Some of the regulars at Admiral's were the California Gulls and Black Oystercatchers. Since the tide was rising, I simply set up and waited for the shoreline to come to me. The roosting birds moved towards me as the tide rose allowing for easy close-ups.

Mixed in with the Cal Gulls were a handful of Bonies. As you can see they are quite small compared to the Cals. You'll also notice that they have molted into their winter plumage - no black heads until mid to late spring.

Most of the gulls were in or beside the water except one which had discovered a very comfortable nest. The hint of brown on its head and scapulars is common for juveniles.

As the tide rose some of the gulls would fly up and land in a new position.

At high tide many of the gulls took flight and circled over the beach. It was a good time to work on flight shots.

At first I thought the birds were just enjoying some aerobatic fun but one shot revealed something interesting.

The gulls were actually fly-catching just like terns. I had heard of terns fly-catching but never made the transfer to gulls. I learned something new today.

Yes, I've spent many hours with the Bonaparte's in past years, but they are still just as much fun today.

What else was at Admiral's? The usual Black-bellied Plovers were roosting along the shoreline. As the tide rose and the shoreline got closer to me they had to decide to visit with me or fly to another roost.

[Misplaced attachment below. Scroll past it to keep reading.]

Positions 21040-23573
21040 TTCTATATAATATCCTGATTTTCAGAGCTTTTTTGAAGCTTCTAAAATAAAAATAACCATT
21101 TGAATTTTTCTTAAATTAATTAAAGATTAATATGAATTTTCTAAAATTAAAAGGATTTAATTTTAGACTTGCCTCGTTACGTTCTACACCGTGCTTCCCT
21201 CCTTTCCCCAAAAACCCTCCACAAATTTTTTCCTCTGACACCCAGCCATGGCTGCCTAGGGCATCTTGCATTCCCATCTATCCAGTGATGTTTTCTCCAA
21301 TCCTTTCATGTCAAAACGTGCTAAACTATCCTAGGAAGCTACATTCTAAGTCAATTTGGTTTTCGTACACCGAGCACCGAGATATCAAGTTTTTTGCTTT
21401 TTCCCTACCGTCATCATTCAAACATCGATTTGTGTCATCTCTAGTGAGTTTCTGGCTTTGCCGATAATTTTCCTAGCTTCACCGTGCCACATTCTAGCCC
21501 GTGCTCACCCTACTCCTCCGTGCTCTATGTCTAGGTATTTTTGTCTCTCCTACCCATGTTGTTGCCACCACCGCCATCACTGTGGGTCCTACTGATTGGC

Meanwhile, the Black Turnstones were busy foraging on the piles of seaweed that was heaped on the beach.

Although the turnstones are quite wary when you first approach, they soon grow accustomed to your presence. As usual, food trumps photographer.

One last beach customer - a Savannah Sparrow. It is often in the seaweed foraging for insects, but it didn't want to compete with the turnstones.


Sept. 22/15 - When it's an off year, you wonder where they are. When it's an on year, you wish they would move on. I'm talking about the Steller's Jays. They are an awesome bird, and I love seeing them - OCCASIONALLY. But like an uninvited guest with a ravenous appetite and a thirst for your best wine, enough is enough. Normally a block of suet lasts 4 or 5 days for my menagerie of Pileateds, Downies, Hairy's, Flickers, juncos, Nuthatches, Chickadees, and assorted sparrows, but with the arrival of the blue bandits, it's been one a day for the past month.

Most of the jays seem to be juveniles. Despite their enormous appetities, they are lovable varmints.